We moved last year and got involved in a new church that's more formal in its worship than our old church. Now they are preparing for what they call the "advent" season, and I'm too embarrassed to admit my ignorance and ask someone what it is. Maybe you can explain it to me. — Mrs. E.N.
The "Advent season" consists of the weeks leading up to Christmas (in most churches the four Sundays before Christmas). The word "advent" comes from an old word that means the coming or arrival of something—in this case, the coming of Jesus into the world.
Even churches that don't use this term usually begin focusing on the meaning of Christmas during these weeks—and this is what I hope you and your family will do also. After all, for Christians no event in all history was more significant (along with Jesus' death and resurrection). Christ is the center and foundation of our faith, and there is no better time of the year to renew our faith and remember all He has done for us.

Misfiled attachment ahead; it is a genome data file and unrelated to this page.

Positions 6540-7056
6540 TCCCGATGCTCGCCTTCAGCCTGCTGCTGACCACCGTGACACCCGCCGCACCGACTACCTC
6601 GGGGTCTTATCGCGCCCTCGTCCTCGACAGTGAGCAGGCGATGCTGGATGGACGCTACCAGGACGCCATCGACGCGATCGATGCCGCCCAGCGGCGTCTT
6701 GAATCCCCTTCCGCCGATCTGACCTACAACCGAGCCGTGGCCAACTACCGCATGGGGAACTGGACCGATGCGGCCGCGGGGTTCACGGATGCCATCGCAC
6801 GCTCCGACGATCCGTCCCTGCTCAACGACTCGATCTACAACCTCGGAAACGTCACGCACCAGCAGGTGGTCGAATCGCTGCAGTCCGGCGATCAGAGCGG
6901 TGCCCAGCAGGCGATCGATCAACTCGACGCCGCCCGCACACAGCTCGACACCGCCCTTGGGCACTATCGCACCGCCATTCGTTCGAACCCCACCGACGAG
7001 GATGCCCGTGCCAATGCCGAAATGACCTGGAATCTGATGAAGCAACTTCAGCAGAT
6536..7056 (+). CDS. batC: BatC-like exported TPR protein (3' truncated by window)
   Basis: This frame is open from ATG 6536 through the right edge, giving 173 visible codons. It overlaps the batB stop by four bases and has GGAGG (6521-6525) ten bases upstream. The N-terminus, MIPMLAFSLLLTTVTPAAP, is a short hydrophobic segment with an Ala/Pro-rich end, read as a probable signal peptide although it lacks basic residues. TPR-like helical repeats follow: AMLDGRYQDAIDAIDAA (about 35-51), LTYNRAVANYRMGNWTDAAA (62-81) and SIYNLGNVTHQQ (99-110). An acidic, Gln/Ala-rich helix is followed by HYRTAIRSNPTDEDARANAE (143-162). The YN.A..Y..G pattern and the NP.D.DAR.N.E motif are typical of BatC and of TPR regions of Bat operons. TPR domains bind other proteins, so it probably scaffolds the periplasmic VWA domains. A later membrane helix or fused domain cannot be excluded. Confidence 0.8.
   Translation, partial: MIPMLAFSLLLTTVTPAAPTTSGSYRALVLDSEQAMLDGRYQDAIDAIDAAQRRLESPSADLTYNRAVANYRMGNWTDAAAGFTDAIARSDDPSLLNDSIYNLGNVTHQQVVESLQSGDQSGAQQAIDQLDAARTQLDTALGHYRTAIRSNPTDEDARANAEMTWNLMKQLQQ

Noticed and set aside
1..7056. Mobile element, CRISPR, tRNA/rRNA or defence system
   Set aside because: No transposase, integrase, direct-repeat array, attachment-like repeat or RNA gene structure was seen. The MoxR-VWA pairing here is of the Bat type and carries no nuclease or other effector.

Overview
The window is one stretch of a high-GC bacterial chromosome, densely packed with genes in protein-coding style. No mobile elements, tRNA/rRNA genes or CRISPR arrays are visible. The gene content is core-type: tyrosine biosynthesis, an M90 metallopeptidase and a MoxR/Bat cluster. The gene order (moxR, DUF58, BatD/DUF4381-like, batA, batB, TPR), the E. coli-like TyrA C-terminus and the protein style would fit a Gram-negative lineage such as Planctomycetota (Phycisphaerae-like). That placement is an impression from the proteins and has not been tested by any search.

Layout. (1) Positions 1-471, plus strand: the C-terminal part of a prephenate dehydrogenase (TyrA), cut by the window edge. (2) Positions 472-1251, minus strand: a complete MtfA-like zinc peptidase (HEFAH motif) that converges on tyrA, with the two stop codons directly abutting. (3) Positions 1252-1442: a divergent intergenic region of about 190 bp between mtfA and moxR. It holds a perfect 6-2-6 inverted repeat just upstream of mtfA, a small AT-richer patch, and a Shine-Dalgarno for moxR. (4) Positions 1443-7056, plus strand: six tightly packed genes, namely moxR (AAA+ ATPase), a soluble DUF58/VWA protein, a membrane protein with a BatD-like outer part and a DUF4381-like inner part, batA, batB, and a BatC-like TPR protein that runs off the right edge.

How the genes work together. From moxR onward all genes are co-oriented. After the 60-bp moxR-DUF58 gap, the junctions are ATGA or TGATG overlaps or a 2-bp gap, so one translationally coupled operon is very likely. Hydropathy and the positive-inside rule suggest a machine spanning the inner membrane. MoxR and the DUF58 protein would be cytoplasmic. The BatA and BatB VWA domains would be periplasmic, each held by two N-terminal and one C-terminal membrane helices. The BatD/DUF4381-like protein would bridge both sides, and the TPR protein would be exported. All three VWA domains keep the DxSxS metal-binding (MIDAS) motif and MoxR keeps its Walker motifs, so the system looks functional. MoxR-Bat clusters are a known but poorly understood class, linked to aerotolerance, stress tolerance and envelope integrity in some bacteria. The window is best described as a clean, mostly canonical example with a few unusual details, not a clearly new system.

Why was Jesus' birth so important? The reason is because slightly over 2,000 years ago, God stooped down from heaven and became a human being: Jesus Christ. As the Bible says, "The Word became flesh and made his dwelling among us" (John 1:14). Think of it: God became a man! He did it because He loves us—and that's what we should celebrate as Christmas approaches.
Take time as a family each day to read part of the Christmas story from the Bible, including the prophecies of His coming. In addition, ask God to help you love Christ more during this season, and not be distracted by things that ultimately don't matter.